Saturday, June 23, 2012

US Forest Service adds four heavy helicopters to support wildfire suppression

U.S. Forest Service Chief Tom Tidwell announced earlier this week that the agency is adding four heavy helicopters to the aviation firefighting fleet.

The helicopters will be available this summer for large fire support and initial attack to any location in the United States.

The U.S. Forest Service successfully suppresses about 98% of the approximately 10,000 wildfires that occur each year on National Forest System lands.

Two of the heavy helicopters are S-61s owned by Siller Helicopters of Yuba City, Calif.; one is an S-64 Skycrane owned by Erickson Air Crane of Central Point, Ore.; and one is an S-70 owned by Firehawk Helicopters of Leesburg, Fla.

Helicopters are used primarily for dropping retardant or water during wildland fires, supporting the actions of firefighters on the ground. The additional helicopter assets will strengthen the agency’s capability to respond effectively to fire activity during the summer wildfire season.

The Forest Service can respond vigorously to wildfire with an array of assets that includes more than 15,000 USDA and Department of the Interior firefighters (about 70% from the Forest Service) and up to 950 engines, 14 large airtankers, eight Modular Airborne Fire Fighting Systems, one very large (DC-10) airtanker, 300 call-when-needed helicopters, and a mix of type 1, 2, and 3 helicopters.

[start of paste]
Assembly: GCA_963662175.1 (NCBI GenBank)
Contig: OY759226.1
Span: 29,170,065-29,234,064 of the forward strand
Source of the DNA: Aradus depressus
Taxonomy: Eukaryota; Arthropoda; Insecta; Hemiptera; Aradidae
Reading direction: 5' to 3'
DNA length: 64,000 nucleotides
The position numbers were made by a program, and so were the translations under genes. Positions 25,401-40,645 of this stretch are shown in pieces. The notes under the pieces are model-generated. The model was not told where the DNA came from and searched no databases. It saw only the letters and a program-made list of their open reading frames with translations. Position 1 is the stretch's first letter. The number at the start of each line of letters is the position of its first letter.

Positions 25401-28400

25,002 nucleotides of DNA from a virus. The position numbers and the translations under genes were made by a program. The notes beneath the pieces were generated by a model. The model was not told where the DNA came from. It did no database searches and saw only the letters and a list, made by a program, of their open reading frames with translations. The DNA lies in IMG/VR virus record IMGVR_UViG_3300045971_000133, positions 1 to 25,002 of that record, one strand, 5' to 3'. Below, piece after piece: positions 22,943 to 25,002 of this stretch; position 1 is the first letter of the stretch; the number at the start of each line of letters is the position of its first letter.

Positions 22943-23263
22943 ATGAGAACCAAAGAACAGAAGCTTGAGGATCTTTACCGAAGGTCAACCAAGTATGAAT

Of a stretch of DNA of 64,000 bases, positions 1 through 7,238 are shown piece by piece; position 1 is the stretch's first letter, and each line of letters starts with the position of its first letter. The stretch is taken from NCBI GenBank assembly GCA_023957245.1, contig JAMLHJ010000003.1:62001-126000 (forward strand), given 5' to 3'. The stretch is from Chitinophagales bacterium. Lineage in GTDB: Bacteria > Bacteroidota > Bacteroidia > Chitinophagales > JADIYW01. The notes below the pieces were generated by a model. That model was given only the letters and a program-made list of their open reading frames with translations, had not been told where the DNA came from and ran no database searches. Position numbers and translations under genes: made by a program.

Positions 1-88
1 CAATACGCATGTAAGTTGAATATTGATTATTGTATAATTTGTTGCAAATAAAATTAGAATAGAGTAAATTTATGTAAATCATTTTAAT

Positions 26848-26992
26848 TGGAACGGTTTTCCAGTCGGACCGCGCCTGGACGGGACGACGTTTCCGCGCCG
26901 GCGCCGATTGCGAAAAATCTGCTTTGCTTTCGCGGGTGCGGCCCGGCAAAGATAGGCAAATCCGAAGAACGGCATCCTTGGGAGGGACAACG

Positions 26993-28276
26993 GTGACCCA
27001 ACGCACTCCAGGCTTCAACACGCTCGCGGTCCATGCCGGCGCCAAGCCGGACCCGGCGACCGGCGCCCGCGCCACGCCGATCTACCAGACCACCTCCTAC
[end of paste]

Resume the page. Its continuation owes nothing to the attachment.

On June 13, the agency awarded exclusive use contracts for seven "Next Generation" airtankers. Three will be operational in 2012 and four in 2013. This is the first step in implementing the Large Airtanker Modernization Strategy, which was submitted to Congress in February and recommends 18 to 28 large airtankers.

The Forest Service uses many tools for wildland fire suppression including accelerated restoration efforts that include thinning and other fuels treatments. Restoration of National Forest System lands are critically needed to address a number of threats to the health of forest ecosystems, watersheds, and forest dependent communities.

This year, as in the past, firefighting experts will continuously monitor conditions and move assets as necessary to be best positioned and increase initial attack capabilities.



Jack McCarron said...

Hey Jeff - Thought some of your readers would be wondering about just what those helicopters are using to put out the fires. Well, many times it's just water, but often it's water with enhancers, like foams or gels, or water with special fire retardants. By the way, the amount of water that aircraft can drop varies from 570 gallons to a typical amount of 3000 gallons to a maximum of 20,500 gallons (from the Evergreen 747 Supertanker). In Canada they call these aircraft "water bombers".

In the past the water additives were often borate salts, but these were found to sterilize the soil and were poisonous to animals. Those chemicals are now prohibited. Modern additives are usually ammonium sulfate or polysulfates with clay thickeners or diammonium phosphate with guar gum derivatives. This guar gum derivative is also added to plain water to thicken it to prevent runoff (so the thickened water will stay in the trees). These substances are non-toxic and even act as fertilizers, a far cry from the earlier chemicals used to put out fires.

Lead low-altitude aircraft are frequently used to fly ahead of the "water bombers" to coordinate the drops. Water is most often used directly on the flames. Whereas the retardants are usually dropped ahead of a moving fire, or along its edges to prevent spreading. These retardants may remain effective for 2 or more days, and act as an artificial firebreak. Drops are most effective when used with ground-based firefighter tactics.

Jack McCarron

The Smoky Mountain Hiker said...

Jack - great information! Thanks for the comments!

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